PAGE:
SpaceX Reports on First Stage Flyback

SpaceX founder Elon Musk reported via Twitter, “Ascent successful. Dragon enroute to Space Station. Rocket landed on droneship, but too hard for survival.” The company is working to recover its first stage after launch, but that work is not a criteria for success with NASA’s missions to deliver cargo to the International Space Station. SpaceX also tweeted this photo:


13 thoughts on “SpaceX Reports on First Stage Flyback”

  1. I’ve followed your posts. Thanks. I live in Cape Canaveral on the beach and look forward to the launches. I saw this one, saw how it drifted at launch, and held my breath. Thankfully it kept going up. I understand that first stage retrieval/recovery is still an optimal business strategy, it’s still a good launch if nothing explodes. Delivery will be achieved.
    And to think that we needed monkeys to confirm that man could do this! Kudos to computer-controlled flight. No more high schools named after unnecessary supplies delivery.

  2. Congratulations on another excellent launch!!

    And oh – so close with landing the first stage!! Keep on trying – I can ‘t wait to see it touch down. What an amazing feat that will be!

  3. Ahhh….THIS close ( holds finger and thumb just barely apart…).

    The fails are OK, as they just make the inevitable victory just that more sweeter. Maybe next time.

  4. Way to go SpaceX. You will successful landing that ist stage but because of the motion of the ocean going up and down is there a possibility you might want to use a island out there somewhere. Nice work. No more dependence on Russian engines so they can blackmail us anytime they want to.

    Way to go!!!

  5. SpaceX, to stick the landing at least 90% of the time the first stage requires three elastic cables & pitons fired from points 4/5 the way up from its base. To offset the weight use only three landing legs. The cables must be inclined thirty degrees from the vertical axis and offset sixty degrees from the points of the landing legs. This will go a long way to cancelling lateral velocities, torsional forces, winds, barge roll and uneven firm ground surfaces. Good luck and all the best.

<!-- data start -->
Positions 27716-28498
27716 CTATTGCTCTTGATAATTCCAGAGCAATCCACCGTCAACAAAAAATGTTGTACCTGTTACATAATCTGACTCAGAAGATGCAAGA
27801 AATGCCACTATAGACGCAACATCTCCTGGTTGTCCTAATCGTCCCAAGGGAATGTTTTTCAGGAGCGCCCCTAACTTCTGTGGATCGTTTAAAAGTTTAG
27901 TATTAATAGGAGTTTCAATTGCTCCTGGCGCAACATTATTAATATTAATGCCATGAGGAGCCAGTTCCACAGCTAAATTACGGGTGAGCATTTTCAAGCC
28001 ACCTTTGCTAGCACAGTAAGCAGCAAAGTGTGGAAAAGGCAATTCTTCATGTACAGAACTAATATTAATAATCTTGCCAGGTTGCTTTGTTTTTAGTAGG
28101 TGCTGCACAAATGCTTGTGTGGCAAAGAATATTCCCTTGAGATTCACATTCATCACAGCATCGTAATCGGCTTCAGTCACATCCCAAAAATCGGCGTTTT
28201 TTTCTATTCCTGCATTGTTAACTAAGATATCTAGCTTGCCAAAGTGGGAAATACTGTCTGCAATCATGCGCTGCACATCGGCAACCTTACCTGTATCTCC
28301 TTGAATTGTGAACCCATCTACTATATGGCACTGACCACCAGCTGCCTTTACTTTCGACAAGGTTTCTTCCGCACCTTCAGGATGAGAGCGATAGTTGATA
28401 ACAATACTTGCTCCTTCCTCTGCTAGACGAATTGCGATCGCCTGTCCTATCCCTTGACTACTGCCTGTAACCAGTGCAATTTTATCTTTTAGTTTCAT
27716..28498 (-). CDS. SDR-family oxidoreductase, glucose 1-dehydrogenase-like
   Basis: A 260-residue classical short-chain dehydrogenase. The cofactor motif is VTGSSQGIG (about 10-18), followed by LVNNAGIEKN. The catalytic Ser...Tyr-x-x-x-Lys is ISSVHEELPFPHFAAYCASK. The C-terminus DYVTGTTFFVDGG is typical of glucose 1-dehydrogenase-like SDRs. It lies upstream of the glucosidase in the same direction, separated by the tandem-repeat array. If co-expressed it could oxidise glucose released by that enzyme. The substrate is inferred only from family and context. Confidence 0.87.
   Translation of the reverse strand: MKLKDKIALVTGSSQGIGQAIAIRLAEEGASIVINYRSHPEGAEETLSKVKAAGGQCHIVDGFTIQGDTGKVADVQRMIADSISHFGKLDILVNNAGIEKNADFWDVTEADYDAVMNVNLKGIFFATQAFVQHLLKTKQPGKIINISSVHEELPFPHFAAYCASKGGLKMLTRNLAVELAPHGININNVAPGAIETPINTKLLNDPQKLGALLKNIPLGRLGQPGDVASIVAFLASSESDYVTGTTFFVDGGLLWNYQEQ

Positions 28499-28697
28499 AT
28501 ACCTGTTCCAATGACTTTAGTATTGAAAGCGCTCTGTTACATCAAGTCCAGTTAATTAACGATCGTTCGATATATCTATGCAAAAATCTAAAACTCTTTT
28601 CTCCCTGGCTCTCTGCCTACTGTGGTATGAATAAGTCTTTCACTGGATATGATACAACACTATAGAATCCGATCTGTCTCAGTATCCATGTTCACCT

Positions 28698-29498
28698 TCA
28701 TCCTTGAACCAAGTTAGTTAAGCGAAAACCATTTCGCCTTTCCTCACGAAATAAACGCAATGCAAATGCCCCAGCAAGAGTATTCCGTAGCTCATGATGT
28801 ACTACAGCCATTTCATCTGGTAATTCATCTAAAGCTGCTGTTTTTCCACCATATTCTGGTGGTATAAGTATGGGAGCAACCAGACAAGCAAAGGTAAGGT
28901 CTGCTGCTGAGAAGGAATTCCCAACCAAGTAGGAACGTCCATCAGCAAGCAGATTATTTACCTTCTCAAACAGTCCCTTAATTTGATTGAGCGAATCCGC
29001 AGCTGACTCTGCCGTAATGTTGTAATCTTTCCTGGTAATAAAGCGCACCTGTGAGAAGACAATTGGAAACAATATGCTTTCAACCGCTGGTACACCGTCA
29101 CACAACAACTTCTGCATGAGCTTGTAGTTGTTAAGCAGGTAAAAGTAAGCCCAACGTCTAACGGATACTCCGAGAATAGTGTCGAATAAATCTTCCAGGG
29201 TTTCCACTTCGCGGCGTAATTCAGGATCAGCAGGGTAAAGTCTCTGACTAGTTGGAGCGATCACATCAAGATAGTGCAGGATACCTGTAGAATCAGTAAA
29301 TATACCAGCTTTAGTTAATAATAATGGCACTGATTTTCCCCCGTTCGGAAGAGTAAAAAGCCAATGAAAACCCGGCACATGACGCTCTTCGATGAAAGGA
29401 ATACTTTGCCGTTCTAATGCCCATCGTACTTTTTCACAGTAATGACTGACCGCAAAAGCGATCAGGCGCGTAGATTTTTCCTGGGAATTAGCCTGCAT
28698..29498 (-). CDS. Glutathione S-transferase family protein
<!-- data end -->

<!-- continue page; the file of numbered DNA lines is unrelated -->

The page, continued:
1. Actually, they could just put such pins in the feet of the lander itself, so thet they fire and anchor themselves down at the moment of contact.

      Still, SpaceX reports that the landing was too hard, so that may mean a leg or 2 may have broken upon impact and it would have fallen over anyway. We need more landing results information to know one way or the other.

  6. i assume the droneship is stabilized as well as necessary to physically allow safe landing but i wonder if small variations in pitch and roll are a problem for the guidance system of the rocket.

    normally, if you are landing on solid ground, any change in the relationship of the rocket to any target beacon array is assumed to be a movement of the rocket and not a movement of the ground . . . if the rocket suddenly sees a 1° tilt it would assume that it was the thing that moved . . . and 1° from a few hundred (or thousand) feet up is a large correction to make!

    sounds like either the target array has to be stabilized to an almost immobile condition relative to the local horizontal (small vertical movements should not be a problem) or there has to be some signal from the droneship stabilization system to modulate the beacons so they appear not to be pitching and rolling.

    or you already thought of all of this and have another problem . . . if not, send a small check . . . thanks.

Leave a Reply

Your email address will not be published. Required fields are marked *